Our review identified important improvements needed covering: leadership and collaboration; data gaps; and existing official statistics. We would like to see stronger leadership and collaboration across government to support better data on adult social care and, as the body holding the data and publishing the majority of the statistics, we consider NHS Digital should be taking a leading role in implementing improvements.

As part of our review of existing official statistics, we considered the quality and value of official statistics about adult social care against the standards set out in the Code of Practice for Statistics. It highlighted improvements around accessibility, coherence, quality, timeliness and granularity of the data. The review included outputs published by NHS Digital, immediate actions related to these outputs are outlined in the Annex to this letter.

Improved statistics are essential to support policy makers who are developing proposals to reform the funding and delivery of adult social care as well as individuals who will be able to hold government to account and make better informed decisions about issues which impact the lives of themselves and their families.

We will continue to work with a range of organisations to make the case for improvements to social care statistics. Specifically, our health and social care lead will liaise with you regarding progress towards these recommendations.

I am copying this letter to Sandra Tudor, Head of Profession for Statistics at MHCLG.

Yours sincerely

Mary Gregory
Deputy Director for Regulation

 

Related Links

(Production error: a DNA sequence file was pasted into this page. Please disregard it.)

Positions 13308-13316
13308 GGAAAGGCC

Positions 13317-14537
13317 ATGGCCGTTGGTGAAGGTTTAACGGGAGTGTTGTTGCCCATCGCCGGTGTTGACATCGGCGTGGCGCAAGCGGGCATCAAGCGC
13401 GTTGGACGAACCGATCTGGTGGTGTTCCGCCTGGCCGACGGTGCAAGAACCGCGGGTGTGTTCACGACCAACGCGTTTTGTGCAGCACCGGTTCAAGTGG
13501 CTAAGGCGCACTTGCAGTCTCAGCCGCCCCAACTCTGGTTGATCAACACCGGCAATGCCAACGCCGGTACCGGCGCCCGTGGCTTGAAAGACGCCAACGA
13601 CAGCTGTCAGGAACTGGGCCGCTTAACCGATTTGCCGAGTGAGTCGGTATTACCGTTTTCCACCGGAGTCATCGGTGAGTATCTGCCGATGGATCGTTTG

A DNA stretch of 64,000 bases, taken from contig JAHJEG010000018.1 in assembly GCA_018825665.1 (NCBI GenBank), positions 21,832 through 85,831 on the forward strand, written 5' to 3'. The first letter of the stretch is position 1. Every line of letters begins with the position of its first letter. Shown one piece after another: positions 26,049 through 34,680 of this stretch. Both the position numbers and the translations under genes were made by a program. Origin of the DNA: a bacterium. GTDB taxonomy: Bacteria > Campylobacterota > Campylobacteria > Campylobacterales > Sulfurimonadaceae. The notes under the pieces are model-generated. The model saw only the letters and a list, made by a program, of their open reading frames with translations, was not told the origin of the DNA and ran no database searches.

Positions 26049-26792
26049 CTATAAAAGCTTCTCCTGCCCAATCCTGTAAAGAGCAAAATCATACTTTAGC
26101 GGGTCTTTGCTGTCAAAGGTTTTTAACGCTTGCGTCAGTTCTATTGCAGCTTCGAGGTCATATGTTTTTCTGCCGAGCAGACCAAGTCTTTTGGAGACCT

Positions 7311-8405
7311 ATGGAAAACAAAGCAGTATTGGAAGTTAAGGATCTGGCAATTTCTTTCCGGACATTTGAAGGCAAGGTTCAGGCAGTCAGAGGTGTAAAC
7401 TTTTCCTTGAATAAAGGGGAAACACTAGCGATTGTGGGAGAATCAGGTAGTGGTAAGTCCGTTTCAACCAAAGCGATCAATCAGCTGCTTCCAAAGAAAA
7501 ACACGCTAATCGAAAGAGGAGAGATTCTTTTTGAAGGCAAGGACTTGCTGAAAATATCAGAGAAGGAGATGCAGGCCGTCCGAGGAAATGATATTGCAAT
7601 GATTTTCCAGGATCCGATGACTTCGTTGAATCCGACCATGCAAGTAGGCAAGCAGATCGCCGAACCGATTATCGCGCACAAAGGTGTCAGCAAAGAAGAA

Report on Adult Social Care statistics in England (January 2020)

Response from NHS Digital on Adult Social Care in England (February 2020) 

Update on Review of NHS Digital’s Data Access and Sharing Processes

Dear Sarah

OFFICE FOR STATISTICS REGULATION REVIEW OF NHS DIGITAL’S DATA ACCESS AND SHARING PROCESSES

We have today published an update of our work looking at NHS Digital’s data access and sharing processes. We recognise that NHS Digital’s Data Access Request Service (DARS) shares our ambition to see data being used more effectively to provide important insights about the population’s health. DARS has introduced significant improvements to help support users to access data, with appropriate safeguards in place to maintain public confidence. As set out in our update, the challenge now is for NHS Digital to communicate these improvements effectively. It will also be important to involve users and other interested organisations in future changes to access arrangements, and to monitor their impact.

The next stage of this work will focus on identifying ways to ensure that the full potential of NHS Digital’s data can be realised. It will address two areas:

  • How can users with innovative or complicated proposals be supported to access health data in England?
  • How can data users and NHS Digital work together to improve data quality and documentation?

We are speaking to organisations with a common interest in achieving these objectives and will report our final recommendations in September.

The positive contribution of your staff throughout this work has been very much appreciated. We look forward to engaging with the DARS team about data access issues on an ongoing basis from now on.

Yours sincerely

Ed Humpherson
Director General for Regulation

 

Related Links:

NHS Digital data access review update – May 2019

Joining Up Data for Better Statistics, September 2018